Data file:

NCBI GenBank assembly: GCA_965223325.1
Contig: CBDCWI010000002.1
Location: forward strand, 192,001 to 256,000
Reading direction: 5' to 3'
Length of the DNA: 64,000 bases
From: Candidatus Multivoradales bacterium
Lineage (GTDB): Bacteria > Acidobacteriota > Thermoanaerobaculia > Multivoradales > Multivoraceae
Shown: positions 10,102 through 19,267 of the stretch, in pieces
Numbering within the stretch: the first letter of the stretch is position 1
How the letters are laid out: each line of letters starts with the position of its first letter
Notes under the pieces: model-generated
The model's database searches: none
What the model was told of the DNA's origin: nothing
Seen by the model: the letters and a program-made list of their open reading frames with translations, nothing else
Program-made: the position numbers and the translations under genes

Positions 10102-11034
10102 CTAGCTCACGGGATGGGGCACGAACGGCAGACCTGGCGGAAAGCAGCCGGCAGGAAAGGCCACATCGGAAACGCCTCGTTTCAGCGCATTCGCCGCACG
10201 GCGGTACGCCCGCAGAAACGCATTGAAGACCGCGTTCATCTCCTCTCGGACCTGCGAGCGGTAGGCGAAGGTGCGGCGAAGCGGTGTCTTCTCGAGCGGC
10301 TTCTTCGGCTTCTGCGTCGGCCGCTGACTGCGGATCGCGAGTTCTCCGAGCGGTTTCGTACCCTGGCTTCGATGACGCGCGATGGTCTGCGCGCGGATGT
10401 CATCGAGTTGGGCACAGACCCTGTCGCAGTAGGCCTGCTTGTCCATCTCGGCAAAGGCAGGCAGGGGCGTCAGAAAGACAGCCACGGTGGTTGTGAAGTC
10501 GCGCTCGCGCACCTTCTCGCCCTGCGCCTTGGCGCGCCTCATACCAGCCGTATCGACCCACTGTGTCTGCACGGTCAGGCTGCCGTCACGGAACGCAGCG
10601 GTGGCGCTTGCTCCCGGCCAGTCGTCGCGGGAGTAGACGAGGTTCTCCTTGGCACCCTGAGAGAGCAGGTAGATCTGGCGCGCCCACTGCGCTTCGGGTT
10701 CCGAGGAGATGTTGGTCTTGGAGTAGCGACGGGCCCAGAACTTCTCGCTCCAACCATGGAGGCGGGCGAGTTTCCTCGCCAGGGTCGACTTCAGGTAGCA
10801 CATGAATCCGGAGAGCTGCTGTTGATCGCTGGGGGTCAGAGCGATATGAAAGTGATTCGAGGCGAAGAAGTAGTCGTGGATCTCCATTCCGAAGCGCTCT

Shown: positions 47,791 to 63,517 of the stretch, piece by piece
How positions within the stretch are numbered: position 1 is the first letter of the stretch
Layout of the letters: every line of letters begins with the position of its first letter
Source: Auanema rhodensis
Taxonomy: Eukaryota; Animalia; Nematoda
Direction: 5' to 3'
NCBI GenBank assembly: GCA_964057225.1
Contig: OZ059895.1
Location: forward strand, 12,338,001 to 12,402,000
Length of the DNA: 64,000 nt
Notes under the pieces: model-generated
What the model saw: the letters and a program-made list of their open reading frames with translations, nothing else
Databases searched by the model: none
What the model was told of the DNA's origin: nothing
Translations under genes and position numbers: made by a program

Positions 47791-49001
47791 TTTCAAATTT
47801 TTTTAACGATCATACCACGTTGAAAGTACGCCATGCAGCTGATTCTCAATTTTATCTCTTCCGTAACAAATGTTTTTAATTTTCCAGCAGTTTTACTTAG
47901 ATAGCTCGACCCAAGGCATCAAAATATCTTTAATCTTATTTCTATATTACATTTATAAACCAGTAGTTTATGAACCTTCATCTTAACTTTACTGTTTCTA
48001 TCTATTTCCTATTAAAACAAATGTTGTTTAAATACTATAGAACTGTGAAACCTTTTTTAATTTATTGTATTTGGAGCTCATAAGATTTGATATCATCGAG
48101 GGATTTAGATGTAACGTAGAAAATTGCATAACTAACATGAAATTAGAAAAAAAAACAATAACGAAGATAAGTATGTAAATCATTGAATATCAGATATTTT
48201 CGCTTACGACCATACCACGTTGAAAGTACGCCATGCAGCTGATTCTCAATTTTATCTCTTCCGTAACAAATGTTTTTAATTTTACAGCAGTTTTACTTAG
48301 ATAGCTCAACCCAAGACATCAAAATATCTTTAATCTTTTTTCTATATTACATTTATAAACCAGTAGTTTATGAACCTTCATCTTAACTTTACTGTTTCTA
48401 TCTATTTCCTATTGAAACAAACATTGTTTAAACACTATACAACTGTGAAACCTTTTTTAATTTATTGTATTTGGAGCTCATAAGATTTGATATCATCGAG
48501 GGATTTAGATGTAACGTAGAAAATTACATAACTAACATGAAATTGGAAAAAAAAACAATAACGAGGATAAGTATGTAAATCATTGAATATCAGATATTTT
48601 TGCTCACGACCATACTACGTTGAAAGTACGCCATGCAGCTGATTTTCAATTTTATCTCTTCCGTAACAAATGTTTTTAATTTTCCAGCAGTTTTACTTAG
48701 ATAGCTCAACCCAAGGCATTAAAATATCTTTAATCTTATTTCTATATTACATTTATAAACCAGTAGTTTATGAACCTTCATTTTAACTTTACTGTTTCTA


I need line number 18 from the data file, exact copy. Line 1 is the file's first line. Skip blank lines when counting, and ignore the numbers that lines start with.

10201 GCGGTACGCCCGCAGAAACGCATTGAAGACCGCGTTCATCTCCTCTCGGACCTGCGAGCGGTAGGCGAAGGTGCGGCGAAGCGGTGTCTTCTCGAGCGGC